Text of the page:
The easily varied bungalow is well suited to Berkeley’s varied topography. With roots in Bengal (from which the word bungalow comes), however, it assumes a fiercer climate and inward orientation. So in the more moderate conditions of Berkeley, it presents the challenge of engaging the immediate landscape with a form intended to keep it at bay.

This 1921 bungalow sits on a 40’ x 100’ south-facing lot with its front porch addressing a busy street, while its back almost ignored the gently sloping, north-facing backyard, though this offers a tranquil redwood-enclosed retreat. Our adaptations focused on turning the once weedy garden into a readily accessible courtyard (with vegetable garden), transforming the lower level into living space (a library, a bathroom, and an office), and adding a two story porch--part open, part glazed, part screened—so that all rooms on the north of the house now have direct access to the outdoors.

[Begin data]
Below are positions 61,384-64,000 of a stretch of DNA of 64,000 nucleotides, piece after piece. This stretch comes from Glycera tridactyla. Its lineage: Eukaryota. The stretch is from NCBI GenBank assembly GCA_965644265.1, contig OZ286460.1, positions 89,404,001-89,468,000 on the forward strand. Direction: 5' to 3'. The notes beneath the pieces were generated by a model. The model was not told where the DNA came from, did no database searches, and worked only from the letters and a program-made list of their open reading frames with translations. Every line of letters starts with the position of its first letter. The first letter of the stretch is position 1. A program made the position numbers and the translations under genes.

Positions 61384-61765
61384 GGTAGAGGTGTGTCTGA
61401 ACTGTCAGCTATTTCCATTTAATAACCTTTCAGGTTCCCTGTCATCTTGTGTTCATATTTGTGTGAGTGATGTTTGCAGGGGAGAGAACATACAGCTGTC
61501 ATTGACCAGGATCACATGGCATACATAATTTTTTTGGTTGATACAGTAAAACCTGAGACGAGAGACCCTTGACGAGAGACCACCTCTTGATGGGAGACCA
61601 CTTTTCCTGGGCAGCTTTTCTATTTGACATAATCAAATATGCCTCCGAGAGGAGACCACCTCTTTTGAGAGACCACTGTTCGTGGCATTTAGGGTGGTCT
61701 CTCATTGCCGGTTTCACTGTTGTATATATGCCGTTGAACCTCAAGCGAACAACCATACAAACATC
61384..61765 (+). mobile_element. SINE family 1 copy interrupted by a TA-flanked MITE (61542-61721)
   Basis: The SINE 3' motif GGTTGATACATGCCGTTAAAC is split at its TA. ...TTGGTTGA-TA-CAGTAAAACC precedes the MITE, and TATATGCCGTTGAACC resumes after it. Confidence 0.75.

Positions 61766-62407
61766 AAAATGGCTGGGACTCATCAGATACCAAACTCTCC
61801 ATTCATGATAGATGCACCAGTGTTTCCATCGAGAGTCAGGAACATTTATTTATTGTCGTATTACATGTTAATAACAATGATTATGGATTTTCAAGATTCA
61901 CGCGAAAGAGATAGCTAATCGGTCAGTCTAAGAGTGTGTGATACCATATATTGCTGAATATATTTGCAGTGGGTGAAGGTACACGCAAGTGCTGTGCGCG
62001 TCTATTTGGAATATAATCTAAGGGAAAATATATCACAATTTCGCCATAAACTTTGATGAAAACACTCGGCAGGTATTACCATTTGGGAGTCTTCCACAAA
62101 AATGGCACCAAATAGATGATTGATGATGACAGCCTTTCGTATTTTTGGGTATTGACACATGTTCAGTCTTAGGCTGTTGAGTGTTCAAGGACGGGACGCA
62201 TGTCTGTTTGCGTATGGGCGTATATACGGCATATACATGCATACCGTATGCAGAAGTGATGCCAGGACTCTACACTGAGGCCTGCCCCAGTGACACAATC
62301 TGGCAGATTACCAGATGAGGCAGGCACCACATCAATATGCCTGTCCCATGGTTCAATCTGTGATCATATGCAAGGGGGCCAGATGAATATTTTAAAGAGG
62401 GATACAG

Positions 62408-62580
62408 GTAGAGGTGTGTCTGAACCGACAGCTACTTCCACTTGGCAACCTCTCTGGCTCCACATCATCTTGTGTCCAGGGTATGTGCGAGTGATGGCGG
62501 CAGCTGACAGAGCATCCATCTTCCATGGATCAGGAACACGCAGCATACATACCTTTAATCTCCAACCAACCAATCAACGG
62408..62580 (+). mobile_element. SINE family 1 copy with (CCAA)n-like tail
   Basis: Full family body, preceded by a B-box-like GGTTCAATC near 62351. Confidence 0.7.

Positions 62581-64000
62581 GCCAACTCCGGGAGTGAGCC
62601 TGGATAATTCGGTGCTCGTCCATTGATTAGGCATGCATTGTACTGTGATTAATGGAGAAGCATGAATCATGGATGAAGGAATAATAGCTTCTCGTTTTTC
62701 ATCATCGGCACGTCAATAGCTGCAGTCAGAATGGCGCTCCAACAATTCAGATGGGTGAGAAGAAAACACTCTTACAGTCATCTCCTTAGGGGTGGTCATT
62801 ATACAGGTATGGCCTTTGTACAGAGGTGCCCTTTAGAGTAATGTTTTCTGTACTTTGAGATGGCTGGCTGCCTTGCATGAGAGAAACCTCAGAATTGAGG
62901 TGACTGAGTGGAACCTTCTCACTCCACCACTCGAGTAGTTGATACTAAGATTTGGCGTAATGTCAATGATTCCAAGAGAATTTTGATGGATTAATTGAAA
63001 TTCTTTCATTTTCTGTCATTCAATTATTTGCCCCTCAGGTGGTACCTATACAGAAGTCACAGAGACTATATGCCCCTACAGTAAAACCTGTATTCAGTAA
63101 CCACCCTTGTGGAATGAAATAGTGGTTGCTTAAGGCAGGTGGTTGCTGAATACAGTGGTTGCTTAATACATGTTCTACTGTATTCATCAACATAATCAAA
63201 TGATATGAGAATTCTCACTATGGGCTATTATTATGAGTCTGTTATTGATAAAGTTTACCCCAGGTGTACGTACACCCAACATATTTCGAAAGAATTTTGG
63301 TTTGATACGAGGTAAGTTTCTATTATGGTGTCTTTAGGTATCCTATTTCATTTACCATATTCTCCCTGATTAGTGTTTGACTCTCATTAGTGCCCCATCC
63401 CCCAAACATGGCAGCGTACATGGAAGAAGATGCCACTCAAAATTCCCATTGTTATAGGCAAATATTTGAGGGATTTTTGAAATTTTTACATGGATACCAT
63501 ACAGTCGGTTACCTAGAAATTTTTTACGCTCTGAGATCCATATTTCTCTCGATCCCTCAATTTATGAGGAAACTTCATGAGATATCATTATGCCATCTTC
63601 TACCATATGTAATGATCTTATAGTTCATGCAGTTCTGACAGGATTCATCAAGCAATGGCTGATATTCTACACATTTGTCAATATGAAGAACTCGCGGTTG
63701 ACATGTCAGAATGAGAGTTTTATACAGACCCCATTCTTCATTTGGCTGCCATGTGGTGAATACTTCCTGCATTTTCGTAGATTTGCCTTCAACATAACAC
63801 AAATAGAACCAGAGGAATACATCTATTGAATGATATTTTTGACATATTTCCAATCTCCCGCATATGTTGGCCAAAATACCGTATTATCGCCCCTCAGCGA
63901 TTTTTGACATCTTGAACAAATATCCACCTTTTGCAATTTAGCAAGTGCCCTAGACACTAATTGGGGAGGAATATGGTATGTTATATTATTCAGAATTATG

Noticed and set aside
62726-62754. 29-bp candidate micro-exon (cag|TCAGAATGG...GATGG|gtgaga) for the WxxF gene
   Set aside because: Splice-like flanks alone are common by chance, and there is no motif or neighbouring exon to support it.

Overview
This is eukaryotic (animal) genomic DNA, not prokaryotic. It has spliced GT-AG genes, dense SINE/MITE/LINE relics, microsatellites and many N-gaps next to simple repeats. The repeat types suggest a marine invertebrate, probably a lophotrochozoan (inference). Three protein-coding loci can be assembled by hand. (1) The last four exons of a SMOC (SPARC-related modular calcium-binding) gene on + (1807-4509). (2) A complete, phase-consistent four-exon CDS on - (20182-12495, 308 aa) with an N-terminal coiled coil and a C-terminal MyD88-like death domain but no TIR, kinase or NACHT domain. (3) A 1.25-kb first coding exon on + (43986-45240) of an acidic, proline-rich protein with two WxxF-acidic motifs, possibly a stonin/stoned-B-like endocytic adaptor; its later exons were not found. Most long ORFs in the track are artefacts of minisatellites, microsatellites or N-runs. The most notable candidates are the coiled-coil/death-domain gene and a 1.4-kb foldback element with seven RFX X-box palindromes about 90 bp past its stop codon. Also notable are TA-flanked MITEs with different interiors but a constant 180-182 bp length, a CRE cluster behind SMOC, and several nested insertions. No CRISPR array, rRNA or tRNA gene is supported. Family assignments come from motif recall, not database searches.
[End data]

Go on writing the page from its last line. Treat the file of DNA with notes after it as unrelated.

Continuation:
Photography credit: Peter Vanderwarker